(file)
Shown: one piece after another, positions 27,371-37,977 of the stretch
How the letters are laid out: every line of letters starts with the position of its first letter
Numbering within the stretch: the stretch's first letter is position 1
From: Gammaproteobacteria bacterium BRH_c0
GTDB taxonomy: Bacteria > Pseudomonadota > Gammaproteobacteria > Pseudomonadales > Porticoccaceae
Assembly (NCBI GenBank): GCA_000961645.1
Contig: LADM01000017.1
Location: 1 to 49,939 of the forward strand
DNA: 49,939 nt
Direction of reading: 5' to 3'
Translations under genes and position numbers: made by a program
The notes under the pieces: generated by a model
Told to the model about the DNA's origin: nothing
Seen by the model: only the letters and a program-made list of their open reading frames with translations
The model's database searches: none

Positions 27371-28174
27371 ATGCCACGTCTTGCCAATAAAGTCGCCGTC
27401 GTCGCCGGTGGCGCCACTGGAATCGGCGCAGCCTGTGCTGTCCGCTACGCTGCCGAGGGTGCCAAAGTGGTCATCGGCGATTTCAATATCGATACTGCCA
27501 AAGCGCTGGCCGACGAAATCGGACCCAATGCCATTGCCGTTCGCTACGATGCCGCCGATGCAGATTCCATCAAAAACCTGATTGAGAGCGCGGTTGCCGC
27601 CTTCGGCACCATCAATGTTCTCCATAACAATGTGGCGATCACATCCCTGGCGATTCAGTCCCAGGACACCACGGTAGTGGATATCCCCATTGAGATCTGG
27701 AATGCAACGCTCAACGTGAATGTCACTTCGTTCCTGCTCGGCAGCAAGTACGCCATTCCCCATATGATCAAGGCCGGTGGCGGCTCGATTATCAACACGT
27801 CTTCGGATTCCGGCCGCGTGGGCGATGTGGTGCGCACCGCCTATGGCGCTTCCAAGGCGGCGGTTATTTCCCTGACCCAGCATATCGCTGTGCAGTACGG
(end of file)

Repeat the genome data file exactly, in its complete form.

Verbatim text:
Shown: one piece after another, positions 27,371-37,977 of the stretch
How the letters are laid out: every line of letters starts with the position of its first letter
Numbering within the stretch: the stretch's first letter is position 1
From: Gammaproteobacteria bacterium BRH_c0
GTDB taxonomy: Bacteria > Pseudomonadota > Gammaproteobacteria > Pseudomonadales > Porticoccaceae
Assembly (NCBI GenBank): GCA_000961645.1
Contig: LADM01000017.1
Location: 1 to 49,939 of the forward strand
DNA: 49,939 nt
Direction of reading: 5' to 3'
Translations under genes and position numbers: made by a program
The notes under the pieces: generated by a model
Told to the model about the DNA's origin: nothing
Seen by the model: only the letters and a program-made list of their open reading frames with translations
The model's database searches: none

Positions 27371-28174
27371 ATGCCACGTCTTGCCAATAAAGTCGCCGTC
27401 GTCGCCGGTGGCGCCACTGGAATCGGCGCAGCCTGTGCTGTCCGCTACGCTGCCGAGGGTGCCAAAGTGGTCATCGGCGATTTCAATATCGATACTGCCA
27501 AAGCGCTGGCCGACGAAATCGGACCCAATGCCATTGCCGTTCGCTACGATGCCGCCGATGCAGATTCCATCAAAAACCTGATTGAGAGCGCGGTTGCCGC
27601 CTTCGGCACCATCAATGTTCTCCATAACAATGTGGCGATCACATCCCTGGCGATTCAGTCCCAGGACACCACGGTAGTGGATATCCCCATTGAGATCTGG
27701 AATGCAACGCTCAACGTGAATGTCACTTCGTTCCTGCTCGGCAGCAAGTACGCCATTCCCCATATGATCAAGGCCGGTGGCGGCTCGATTATCAACACGT
27801 CTTCGGATTCCGGCCGCGTGGGCGATGTGGTGCGCACCGCCTATGGCGCTTCCAAGGCGGCGGTTATTTCCCTGACCCAGCATATCGCTGTGCAGTACGG